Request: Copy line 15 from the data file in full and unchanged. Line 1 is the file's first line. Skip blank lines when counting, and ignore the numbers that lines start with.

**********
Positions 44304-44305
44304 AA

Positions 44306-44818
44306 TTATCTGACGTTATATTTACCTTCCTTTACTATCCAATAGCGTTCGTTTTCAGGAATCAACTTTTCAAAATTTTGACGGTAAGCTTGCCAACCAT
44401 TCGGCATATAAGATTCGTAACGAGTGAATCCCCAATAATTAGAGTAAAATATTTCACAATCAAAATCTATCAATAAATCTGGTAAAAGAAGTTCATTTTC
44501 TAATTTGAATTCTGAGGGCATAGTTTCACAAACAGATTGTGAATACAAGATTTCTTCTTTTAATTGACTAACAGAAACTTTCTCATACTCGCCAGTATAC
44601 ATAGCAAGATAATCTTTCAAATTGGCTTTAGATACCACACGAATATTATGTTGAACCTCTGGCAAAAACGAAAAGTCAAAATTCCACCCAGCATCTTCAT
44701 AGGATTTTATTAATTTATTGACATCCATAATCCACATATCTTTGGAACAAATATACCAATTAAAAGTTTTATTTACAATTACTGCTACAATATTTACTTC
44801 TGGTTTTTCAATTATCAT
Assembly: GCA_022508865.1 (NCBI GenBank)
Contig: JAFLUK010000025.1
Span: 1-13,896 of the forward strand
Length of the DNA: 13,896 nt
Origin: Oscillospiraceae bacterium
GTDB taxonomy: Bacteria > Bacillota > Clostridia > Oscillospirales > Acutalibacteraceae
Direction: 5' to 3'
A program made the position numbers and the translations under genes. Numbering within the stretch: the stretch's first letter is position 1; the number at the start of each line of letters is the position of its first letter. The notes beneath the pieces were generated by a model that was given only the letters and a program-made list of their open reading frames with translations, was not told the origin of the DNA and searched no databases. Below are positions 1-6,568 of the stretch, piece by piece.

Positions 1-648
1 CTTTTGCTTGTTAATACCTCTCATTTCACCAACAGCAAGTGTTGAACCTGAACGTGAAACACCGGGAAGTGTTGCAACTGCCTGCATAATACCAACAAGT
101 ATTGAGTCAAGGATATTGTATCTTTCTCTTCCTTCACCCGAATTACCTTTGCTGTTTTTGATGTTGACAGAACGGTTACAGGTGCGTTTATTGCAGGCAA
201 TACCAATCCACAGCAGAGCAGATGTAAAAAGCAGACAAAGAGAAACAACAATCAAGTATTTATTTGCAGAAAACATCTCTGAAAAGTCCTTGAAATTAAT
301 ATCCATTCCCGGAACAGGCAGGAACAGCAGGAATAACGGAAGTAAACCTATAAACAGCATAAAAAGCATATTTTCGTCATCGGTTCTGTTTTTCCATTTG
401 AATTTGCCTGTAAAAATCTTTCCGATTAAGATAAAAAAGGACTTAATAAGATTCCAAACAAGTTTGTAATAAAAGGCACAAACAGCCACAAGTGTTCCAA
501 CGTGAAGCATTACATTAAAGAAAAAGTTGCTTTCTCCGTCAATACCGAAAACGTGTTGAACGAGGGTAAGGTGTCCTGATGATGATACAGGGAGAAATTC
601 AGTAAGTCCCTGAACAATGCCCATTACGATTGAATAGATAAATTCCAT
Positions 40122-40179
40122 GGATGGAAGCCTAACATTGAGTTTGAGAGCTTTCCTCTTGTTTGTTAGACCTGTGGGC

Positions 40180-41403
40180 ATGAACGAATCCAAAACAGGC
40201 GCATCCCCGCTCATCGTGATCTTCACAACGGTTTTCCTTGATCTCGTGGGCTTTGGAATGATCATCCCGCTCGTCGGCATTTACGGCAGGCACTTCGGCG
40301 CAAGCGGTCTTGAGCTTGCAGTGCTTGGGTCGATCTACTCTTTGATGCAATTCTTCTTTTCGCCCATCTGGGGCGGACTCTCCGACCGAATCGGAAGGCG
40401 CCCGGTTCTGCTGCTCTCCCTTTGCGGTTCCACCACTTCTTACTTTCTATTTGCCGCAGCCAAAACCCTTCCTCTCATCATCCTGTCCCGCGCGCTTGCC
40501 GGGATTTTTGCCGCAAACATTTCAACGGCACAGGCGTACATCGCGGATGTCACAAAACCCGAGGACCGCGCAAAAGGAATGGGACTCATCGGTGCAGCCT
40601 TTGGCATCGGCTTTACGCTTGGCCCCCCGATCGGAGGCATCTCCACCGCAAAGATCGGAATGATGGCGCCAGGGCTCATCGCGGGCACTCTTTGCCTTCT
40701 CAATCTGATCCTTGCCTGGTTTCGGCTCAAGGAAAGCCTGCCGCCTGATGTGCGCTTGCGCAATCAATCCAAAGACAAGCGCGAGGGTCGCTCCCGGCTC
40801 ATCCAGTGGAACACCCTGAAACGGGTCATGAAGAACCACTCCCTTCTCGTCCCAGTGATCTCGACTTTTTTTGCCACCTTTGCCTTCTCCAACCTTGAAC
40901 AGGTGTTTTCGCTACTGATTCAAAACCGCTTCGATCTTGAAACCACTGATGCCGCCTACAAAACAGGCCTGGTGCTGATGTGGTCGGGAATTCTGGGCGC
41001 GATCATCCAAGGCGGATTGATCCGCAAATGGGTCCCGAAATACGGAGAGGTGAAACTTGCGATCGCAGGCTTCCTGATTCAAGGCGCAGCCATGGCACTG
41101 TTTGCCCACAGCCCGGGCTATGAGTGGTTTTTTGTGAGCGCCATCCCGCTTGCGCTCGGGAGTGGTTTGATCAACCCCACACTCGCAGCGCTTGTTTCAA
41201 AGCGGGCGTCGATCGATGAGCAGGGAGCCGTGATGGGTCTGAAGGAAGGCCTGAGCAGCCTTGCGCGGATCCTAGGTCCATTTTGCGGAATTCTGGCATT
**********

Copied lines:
GTDB taxonomy: Bacteria > Bacillota > Clostridia > Oscillospirales > Acutalibacteraceae